Codex Leviathan - A Strategy Primer for Battlefleet Gothic: Leviathan

By Armin Aubermann 21 Jul 2016 11

With the recent release of Battlefleet Gothic: Leviathan (BFG:L) a decade long dream of mine has come true: having all of the good about the sci-fi spaceship table-top game, without any of the drawbacks: no setup times, no big expenditures... no problems!

So far, it seems Leviathan is a very (!) faithful conversion of the source material/ruleset, and because the UI especially is a bit finicky, it can be extremely harsh on newcomers if you don't know what you're doing.

But fear not – as a veteran player (although whether I'm actually any good is still up for debate) I've been asked to put together some pointers to help you on your war and prepare you for the battles ahead.

Setting up the Fleet

It really pays off to put in the extra time and effort at the beginning of a match and check your opponent’s fleet cards, the direction they are heading and what the battlefield has to offer in the celestial body department. As games usually only lasts 4-6 rounds, a missed opportunity for a broadside can really hurt your chances to be victorious in the end. Mind the firing arcs of your fleet and the enemy ships, and plan ahead. Also use the camera settings (top right corner) to try the overhead view in the set-up – it really helps a lot.

Pick your Poison

Speaking of firing arcs, for the initial phase the Imperial Navy (IN) is stuck with using either Nova Cannons (NC) or Torpedoes for 1-2 rounds. Therefore it is important to understand these weapons and see what suits your playstyle best:

The NC is a rare area of effect (AOE) weapon and has a ridiculous range and destructive power. However the inaccuracy caused by deviation, the forced minimum range and the fact that being crippled and many 'Special Orders' prevents you from firing can be major drawbacks.

Torpedoes however, when used correctly, can really wreak havoc in your enemy’s ranks and they get to move twice - in both your and your enemy's ordnance turn. They aren’t effected as much by Special Orders, and overall are far superior. Their only drawback is that you need to use the “Reload” special order after your initial salvo.

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Special Orders and You

Special Orders (SO) can have a strong impact on your encounters, but they also come with consequences which need to be understood:

“All ahead full!” - This helps you to get to mission objectives sooner or reach disengagement to prevent loss of ships. A basic speed boost, but it comes at the cost of firepower.

“Come to a new heading” - This is especially useful for getting your slow and cumbersome cruisers into range (and firing arc) of elusive enemy ships. This also reduces your firepower, as the ageing targeting matrices of your weapons are a bit unreliable under the prolonged stress caused by these special orders.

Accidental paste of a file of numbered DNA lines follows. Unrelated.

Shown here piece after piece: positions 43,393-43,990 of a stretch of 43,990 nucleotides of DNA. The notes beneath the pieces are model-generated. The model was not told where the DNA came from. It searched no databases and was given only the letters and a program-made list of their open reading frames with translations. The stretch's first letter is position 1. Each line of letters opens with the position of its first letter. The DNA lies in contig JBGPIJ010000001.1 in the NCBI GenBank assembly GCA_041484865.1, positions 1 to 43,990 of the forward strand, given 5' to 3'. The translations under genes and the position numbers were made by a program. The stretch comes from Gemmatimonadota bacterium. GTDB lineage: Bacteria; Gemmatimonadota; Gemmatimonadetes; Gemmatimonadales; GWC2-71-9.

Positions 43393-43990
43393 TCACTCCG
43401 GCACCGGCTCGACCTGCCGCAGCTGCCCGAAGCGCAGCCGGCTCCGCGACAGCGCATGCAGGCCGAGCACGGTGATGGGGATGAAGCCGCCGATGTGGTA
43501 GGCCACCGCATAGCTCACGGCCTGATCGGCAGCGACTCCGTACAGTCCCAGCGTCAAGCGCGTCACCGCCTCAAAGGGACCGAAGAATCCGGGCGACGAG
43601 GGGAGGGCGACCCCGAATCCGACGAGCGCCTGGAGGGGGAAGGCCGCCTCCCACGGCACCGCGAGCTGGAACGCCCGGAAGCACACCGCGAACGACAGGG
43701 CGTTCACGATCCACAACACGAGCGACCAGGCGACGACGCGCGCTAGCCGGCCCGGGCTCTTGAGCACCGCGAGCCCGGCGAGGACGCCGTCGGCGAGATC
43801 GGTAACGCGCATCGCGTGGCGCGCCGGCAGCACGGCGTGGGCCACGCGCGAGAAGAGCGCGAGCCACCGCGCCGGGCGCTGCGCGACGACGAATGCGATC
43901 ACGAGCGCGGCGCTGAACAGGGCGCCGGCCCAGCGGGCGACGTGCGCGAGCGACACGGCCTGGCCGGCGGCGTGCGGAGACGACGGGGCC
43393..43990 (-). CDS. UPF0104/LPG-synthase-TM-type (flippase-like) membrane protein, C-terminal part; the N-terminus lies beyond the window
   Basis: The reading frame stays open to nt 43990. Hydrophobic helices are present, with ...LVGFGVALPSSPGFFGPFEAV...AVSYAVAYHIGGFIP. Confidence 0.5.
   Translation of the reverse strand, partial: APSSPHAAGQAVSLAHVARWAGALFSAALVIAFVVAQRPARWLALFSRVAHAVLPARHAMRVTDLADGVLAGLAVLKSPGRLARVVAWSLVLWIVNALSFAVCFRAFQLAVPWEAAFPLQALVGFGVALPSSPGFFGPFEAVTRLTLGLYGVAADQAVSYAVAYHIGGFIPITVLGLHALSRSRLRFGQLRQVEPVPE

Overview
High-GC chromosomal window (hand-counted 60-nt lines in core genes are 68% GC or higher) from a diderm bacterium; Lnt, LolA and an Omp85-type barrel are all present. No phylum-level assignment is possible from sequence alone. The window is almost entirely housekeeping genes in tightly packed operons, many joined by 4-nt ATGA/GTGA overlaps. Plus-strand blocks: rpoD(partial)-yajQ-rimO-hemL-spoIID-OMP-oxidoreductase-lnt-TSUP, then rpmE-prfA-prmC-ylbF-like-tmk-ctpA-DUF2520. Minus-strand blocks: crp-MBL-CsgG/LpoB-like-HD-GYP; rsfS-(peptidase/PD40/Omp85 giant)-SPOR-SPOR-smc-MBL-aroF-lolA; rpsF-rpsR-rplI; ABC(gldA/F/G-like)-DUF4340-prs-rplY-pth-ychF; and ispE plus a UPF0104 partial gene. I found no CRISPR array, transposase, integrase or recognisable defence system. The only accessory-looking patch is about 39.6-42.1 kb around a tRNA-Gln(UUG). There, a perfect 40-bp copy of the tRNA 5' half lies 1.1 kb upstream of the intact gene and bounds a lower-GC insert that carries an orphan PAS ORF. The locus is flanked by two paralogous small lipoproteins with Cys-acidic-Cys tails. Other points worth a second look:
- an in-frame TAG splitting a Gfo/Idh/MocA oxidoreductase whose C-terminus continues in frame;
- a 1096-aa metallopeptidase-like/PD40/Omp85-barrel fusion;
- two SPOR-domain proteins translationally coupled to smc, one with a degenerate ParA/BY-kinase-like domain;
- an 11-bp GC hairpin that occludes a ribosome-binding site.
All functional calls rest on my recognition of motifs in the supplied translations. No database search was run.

“Burn Retros!“ - This may sound silly on paper but it is my favourite Order in the first round of combat – I'll explain more about this later.

“Lock on” lets you re-roll each missed shot that round but prevents you from doing a turn movement, which is typically used to keep enemy ships within your firing arc.

“Brace for Impact!” is the BFG equivalent of a big red Panic button, and is very much a double edged sword. Getting a saving throw for each point of damage you are about to receive can save you from assured annihilation, but it comes at the cost of not being able to issue Special Orders and reduced firepower for the next round. You have to make the choice between living to fight another round, or taking it on the chin so that you're armed and ready to dish it right back.

Tools of the Trade

Your main weapons are going to be either Lances or Weapon Batteries, and both play totally different from each other. Lances are powerful, very accurate laser weapons that hit other ships on a 4+ dice result regardless of armour ratings, blast markers, distance or anything else. The drawback is that they are very 'rare', and power hungry, so you won't be able to field many of them on a single ship.

Weapon batteries on the other hand are (usually) plentiful, but weaker as they can be affected by a lot of modifiers. Does a broadside from a Dominator with 12 dice sound really powerful? Yeah? Well hold your horses sunshine; the enemy is further away than 150 km so reduce that dice pool to 8. Wait, it's an escort and not a Capital Ship? Reduce the pool to 6. Oh is that a blast marker that I spot there between you and the enemy? Too bad here are your 2 dice. Have fun with that.